We enjoyed the Shaw Festival, but here is my promised Hawaii post. To listen, please click Written in Stone
Broken crocodiles. Lizard tails. Altogether reptilian. Antediluvian. Elephant skin. Spiral. Wrinkle. Shatter. Blackened tortoiseshell. In the varying terrain of this wide petrified flow in Hawaii’s Volcanoes National Park, I like what lava has written.
Blasting sun above, rippled umber underfoot. Ninety degrees. On our way to Pu’u Loa, a petroglyph site, my husband and I hike baked lava trail, sanded by eight hundred short years of footfalls.
Eagerly we go.
Writing always has her challenges. For twenty-first century writers, challenges are mostly internal: psychological or time-based. Our ancestors create both surfaces and implements before they even start to record experience.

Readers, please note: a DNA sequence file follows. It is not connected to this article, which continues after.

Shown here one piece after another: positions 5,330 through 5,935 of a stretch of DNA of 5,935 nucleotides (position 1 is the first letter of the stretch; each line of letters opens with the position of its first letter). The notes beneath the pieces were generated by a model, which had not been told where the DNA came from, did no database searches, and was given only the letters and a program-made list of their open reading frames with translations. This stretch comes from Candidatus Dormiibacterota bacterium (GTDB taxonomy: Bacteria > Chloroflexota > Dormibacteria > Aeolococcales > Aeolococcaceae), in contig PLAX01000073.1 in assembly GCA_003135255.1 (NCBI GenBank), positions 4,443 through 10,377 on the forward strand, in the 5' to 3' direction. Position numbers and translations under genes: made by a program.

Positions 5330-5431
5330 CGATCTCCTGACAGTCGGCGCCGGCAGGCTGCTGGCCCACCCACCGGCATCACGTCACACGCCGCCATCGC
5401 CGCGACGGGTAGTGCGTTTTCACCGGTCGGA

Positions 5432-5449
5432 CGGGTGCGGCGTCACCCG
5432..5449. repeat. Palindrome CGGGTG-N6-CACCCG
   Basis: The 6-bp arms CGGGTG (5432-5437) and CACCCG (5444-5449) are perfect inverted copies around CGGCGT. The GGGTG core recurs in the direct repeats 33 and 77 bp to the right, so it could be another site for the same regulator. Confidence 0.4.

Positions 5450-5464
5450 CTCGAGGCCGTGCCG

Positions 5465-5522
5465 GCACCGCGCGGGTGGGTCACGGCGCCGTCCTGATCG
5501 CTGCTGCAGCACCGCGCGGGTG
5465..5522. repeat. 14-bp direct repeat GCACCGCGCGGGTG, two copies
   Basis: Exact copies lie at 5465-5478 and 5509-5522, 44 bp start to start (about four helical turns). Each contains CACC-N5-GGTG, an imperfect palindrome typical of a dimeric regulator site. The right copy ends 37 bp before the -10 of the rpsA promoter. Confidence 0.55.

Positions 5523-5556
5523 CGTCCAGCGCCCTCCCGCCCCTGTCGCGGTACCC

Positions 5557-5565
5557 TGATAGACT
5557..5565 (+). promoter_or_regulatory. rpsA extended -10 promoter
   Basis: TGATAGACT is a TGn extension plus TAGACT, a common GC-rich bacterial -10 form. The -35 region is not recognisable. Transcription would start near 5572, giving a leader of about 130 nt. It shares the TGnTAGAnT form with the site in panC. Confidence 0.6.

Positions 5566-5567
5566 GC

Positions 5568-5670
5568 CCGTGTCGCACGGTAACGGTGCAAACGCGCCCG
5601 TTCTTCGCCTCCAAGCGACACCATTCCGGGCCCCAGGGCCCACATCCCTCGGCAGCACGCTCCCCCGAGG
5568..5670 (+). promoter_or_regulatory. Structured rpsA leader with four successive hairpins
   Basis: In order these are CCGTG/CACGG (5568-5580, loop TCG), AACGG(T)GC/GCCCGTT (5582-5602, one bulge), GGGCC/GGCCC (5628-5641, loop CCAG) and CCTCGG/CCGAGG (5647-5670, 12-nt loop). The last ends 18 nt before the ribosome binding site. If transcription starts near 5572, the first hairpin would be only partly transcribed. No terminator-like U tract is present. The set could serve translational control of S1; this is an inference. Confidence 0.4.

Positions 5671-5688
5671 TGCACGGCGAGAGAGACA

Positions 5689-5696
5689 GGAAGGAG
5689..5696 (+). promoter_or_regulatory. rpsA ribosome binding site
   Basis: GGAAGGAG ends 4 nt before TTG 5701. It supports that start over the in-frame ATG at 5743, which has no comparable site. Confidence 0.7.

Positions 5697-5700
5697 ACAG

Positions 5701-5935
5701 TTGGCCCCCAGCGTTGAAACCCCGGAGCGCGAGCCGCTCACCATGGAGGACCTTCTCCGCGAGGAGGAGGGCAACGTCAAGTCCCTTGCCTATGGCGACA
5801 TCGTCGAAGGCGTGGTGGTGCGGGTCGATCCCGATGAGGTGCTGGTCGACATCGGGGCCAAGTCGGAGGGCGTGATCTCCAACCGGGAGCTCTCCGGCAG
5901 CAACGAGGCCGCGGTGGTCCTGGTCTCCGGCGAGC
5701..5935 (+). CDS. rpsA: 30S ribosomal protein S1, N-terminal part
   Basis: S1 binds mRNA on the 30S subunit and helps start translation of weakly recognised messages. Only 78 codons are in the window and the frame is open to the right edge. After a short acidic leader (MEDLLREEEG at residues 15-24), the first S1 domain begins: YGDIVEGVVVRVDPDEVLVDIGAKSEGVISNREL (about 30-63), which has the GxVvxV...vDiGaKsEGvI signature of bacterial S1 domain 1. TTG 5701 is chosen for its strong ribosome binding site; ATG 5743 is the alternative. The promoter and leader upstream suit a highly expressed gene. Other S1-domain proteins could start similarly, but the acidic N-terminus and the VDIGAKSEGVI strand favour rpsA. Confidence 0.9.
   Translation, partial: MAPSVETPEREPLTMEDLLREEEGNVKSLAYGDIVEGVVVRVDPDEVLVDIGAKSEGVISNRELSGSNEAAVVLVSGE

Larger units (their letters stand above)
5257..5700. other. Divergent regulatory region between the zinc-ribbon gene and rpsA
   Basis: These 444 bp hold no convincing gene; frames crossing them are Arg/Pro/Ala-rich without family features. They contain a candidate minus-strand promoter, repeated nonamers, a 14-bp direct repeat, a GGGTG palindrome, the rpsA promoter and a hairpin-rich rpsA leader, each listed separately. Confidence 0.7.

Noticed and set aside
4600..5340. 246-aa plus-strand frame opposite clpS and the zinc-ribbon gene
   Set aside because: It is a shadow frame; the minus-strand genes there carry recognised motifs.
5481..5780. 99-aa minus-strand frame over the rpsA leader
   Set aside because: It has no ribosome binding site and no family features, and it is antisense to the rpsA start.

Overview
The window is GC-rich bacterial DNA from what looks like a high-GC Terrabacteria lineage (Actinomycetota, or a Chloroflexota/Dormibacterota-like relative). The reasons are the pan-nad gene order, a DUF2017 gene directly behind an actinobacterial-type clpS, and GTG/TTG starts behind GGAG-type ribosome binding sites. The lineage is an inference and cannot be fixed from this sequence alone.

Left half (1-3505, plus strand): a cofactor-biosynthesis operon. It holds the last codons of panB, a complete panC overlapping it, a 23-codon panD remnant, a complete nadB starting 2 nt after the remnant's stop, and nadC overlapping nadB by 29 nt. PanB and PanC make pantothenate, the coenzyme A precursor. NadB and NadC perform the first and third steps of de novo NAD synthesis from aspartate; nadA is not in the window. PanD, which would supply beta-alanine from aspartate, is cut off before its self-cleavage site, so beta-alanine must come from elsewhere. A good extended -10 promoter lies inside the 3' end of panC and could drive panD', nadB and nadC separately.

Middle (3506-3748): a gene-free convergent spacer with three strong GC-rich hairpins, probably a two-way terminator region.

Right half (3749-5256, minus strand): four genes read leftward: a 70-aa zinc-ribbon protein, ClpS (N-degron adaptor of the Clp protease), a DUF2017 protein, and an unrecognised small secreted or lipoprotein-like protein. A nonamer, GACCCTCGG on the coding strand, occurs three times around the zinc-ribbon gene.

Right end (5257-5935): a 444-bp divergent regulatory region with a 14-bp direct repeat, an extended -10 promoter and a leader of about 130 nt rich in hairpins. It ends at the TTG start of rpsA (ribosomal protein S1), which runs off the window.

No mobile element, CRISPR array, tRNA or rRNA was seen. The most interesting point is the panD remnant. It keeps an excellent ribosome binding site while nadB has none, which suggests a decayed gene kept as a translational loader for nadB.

We pick up a notebook, open a glowing screen. They slay animals, cure skins; pulp plants, layer and dry their tissues. We buy a marker, a ballpoint. They hunt and excavate pigments; gather and soak oak galls for ink; find flight feathers, cut quills. We speak a memo to a phone. They journey with smelly torches deep into caves; hike barefoot, waterless, over adamant lava fields to a place sanctified by intention.
We crumple in our tracks. We doubt the worth of our experience. We thirst for faith in personal impulse. We shame ourselves with distraction, forget what can be sanctified.
Forty thirsty minutes later my husband and I arrive at “The Hill of Long Life, ” a rise in the landscape, towheaded with tufty dried grass. A boardwalk rings an area. Fifteen thousand petroglyphs are carved below our feet. I like what the people have written.
Spirals. Dots. Targets. Lots more dots. Compelling human forms. It’s said that sailing and animal adventures are told here. But so many plum-sized dots!
An information board tells us parents traveled here in hopes of ensuring long lives for their children. Each “dot” was carved to cup an umbilical cord which was then covered with a rock. This hill shimmers with wishes.
Those who flourished returned to carve their stories, and their wishes. I love this old human impulse to inscribe, to write, to leave a mark. Whatever the challenges. I like what hope has written.